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by Chris Margolin
Curriculum Specialist, Vancouver Public Schools, Vancouver, WA

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April 17, 2017
You Can Hear Your Students, but Do You Listen?

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by Chris Margolin
Curriculum Specialist, Vancouver Public Schools, Vancouver, WA

I was not a good high school student. I did not appreciate what my teachers had to offer, and even if I did, I wouldn’t have let it show. I was defiant. I skipped school on a regular basis, and decided that I knew so much more than my teachers; therefore, anything they said was obviously boring. And yet, here I am, 14 years into my career in education. I feel like this is a fairly reoccurring theme for many who choose this profession. We didn’t get what we wanted out of our educational experiences, and so we want to offer something different - hopefully better - to those who occupy our former seats. We want them to be a part of their education, and not simply a product of it.


Herbert Kohl’s The Open Classroom was the text that cemented my desire to become a teacher. His manifesto of allowing students the ability to choose not only how they learned, but what they learned, gave me a more sculpted view of what I so desperately wanted as a student. Given the current landscape of the Common Core State Standards, we are no longer tethered to the textbook, or scripted curriculum. Instead, the Common Core State Standards are now the basis for the curriculum taught, and we can manipulate the content in order to best help our students to achieve proficiency. Unfortunately, so many teachers seem to rely on the same materials they’ve used for the entirety of their career, and haven’t really looked at the yawning faces in front of them. It’s much easier to teach for rote-memory than design something that might actually interest a class full of students who are truly hungry to learn.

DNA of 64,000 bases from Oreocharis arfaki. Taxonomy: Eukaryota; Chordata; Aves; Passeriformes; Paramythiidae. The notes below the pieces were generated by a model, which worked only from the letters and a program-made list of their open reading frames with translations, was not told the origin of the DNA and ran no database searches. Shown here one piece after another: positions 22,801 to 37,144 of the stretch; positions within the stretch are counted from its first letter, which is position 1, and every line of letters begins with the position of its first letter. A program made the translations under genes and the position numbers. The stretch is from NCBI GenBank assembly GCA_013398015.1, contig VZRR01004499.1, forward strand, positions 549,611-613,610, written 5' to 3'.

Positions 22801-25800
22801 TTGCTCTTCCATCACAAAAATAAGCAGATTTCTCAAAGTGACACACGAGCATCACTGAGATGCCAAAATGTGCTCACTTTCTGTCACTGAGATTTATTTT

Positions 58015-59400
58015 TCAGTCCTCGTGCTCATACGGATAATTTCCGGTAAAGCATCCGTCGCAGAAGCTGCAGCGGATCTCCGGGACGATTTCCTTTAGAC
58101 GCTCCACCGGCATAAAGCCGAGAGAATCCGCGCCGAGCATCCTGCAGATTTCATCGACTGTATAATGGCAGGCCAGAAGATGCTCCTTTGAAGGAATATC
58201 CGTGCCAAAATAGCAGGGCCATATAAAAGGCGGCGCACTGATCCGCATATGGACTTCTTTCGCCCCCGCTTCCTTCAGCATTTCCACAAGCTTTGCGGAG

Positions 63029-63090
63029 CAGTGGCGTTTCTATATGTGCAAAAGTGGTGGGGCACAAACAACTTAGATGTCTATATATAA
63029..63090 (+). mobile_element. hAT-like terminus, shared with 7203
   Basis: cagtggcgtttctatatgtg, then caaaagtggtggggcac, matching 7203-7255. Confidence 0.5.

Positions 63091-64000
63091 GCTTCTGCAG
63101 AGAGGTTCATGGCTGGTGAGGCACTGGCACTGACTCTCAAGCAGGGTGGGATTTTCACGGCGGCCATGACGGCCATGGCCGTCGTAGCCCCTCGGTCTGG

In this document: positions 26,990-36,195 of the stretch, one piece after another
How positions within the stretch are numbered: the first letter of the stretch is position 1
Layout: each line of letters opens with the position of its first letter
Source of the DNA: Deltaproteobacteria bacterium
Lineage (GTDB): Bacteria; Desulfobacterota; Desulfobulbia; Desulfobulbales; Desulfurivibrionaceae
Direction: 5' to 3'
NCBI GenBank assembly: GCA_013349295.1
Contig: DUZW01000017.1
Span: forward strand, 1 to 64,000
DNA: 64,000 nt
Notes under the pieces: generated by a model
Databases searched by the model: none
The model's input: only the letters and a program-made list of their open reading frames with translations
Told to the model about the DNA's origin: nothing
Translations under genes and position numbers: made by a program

But learn what?
The idea of Project Based Learning is nothing new. Kohl spoke of differentiating the learning process, by offering students the opportunity to work together in order to create their vision of whatever was being asked of them. It was as much a social experience as a learning experience. But, they were learning. They were observing each other. They were speaking to each other. They were challenging each other to envision different ways to complete their goals. They were developing their own learning process, thus allowing the teacher to actually work with several groups of students, offering individual assistance on what each group had chosen as focus of their learning.

It took me a long time to put theory into practice. I wanted the script. I wanted to teach out of a textbook because it was easy, because it was there, and because it meant I didn’t have to plan anything beyond what I was told. I was a young first-year teacher, entering the classroom at just twenty-two-years-old. I didn’t know much of anything at all. I was given five preps, with no idea how to actually plan anything. Teaching school doesn’t really prepare anyone to be a teacher. So I ran to the nearest can-o’-curriculum, and popped the top. It wasn’t until almost four years into my classroom that I noticed the boredom seeping from the pores of each of my students. I wasn’t instructing them, I was destroying their desire to learn anything.

And then I just asked them what they wanted to get out of their English class. I asked them for ideas, for subject matter. I asked them about their lives outside of the classroom. I gave them topics, but not necessarily instructions on how to get to the end result. I wanted to see what they wanted to learn, and how they wanted to learn it. I wanted to play the role of the facilitator, the spectator, and the student. We took all their wants, wonderings, and lesson ideas, and designed the class they wanted to attend—that I wanted to attend. It was structured; it was guided by learning targets, and success criteria. Each person who proffered an idea, had an end goal in mind. Every group worked together, not necessarily because their topics were the same, but their themes, ideas, and learning standards aligned perfectly.

With the CCSS leading the curriculum, the door is open for options, rather than instructions. Sure, there are students who want the micro-manager standing in front of them, but the majority of them just want to be excited by whatever they’re attempting to learn. Project Based Learning does not have to be this overwhelming concept. It simply challenges the teacher to ask a few questions of their students, and more importantly listen to their students.


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